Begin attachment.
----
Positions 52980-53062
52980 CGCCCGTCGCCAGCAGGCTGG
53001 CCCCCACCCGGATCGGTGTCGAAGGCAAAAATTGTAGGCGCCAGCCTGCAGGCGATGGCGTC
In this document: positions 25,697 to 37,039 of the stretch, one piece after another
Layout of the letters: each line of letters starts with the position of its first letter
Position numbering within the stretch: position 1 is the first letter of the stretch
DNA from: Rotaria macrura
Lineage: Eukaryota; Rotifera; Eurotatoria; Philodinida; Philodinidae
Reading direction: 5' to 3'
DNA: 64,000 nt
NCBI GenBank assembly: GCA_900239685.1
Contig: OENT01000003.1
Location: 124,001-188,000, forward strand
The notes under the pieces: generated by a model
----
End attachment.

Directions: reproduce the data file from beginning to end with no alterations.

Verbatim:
Positions 52980-53062
52980 CGCCCGTCGCCAGCAGGCTGG
53001 CCCCCACCCGGATCGGTGTCGAAGGCAAAAATTGTAGGCGCCAGCCTGCAGGCGATGGCGTC
In this document: positions 25,697 to 37,039 of the stretch, one piece after another
Layout of the letters: each line of letters starts with the position of its first letter
Position numbering within the stretch: position 1 is the first letter of the stretch
DNA from: Rotaria macrura
Lineage: Eukaryota; Rotifera; Eurotatoria; Philodinida; Philodinidae
Reading direction: 5' to 3'
DNA: 64,000 nt
NCBI GenBank assembly: GCA_900239685.1
Contig: OENT01000003.1
Location: 124,001-188,000, forward strand
The notes under the pieces: generated by a model